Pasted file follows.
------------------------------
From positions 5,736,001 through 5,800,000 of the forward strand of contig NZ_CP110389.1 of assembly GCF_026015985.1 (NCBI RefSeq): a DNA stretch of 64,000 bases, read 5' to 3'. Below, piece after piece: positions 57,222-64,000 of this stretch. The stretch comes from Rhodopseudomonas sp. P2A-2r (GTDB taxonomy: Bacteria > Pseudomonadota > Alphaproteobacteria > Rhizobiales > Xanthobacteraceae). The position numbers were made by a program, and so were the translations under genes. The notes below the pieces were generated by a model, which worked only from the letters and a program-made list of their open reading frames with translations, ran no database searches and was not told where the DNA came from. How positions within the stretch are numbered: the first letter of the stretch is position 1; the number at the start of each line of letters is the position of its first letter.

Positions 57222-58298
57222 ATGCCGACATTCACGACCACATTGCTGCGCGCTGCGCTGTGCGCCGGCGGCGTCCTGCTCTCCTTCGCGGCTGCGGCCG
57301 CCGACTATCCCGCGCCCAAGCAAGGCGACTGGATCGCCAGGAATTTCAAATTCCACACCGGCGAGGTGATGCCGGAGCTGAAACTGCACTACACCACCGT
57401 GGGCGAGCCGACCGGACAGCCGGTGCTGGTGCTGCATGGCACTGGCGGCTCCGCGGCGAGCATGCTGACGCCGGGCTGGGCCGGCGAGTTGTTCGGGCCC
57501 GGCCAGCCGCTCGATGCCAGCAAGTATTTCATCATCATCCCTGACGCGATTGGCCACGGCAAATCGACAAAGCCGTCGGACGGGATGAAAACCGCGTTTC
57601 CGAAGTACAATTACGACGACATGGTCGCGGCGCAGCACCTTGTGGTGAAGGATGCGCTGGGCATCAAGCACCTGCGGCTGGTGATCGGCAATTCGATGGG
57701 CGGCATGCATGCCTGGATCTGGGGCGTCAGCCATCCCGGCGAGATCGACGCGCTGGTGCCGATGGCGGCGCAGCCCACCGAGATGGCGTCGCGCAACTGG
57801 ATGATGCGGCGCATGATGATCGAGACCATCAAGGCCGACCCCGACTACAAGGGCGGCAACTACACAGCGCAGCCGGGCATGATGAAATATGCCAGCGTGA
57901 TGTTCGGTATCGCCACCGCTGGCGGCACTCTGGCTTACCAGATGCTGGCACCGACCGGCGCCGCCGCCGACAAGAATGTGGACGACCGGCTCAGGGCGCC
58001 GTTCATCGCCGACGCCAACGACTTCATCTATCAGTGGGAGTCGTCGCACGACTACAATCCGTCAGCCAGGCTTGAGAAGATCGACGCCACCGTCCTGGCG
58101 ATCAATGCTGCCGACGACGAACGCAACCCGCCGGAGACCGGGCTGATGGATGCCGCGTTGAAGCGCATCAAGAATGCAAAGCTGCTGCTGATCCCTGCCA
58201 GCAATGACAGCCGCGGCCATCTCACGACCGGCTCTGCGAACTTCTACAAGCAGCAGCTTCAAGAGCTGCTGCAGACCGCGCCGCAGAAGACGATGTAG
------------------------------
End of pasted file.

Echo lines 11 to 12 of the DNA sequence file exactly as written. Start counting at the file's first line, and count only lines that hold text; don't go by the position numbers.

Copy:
58001 GTTCATCGCCGACGCCAACGACTTCATCTATCAGTGGGAGTCGTCGCACGACTACAATCCGTCAGCCAGGCTTGAGAAGATCGACGCCACCGTCCTGGCG
58101 ATCAATGCTGCCGACGACGAACGCAACCCGCCGGAGACCGGGCTGATGGATGCCGCGTTGAAGCGCATCAAGAATGCAAAGCTGCTGCTGATCCCTGCCA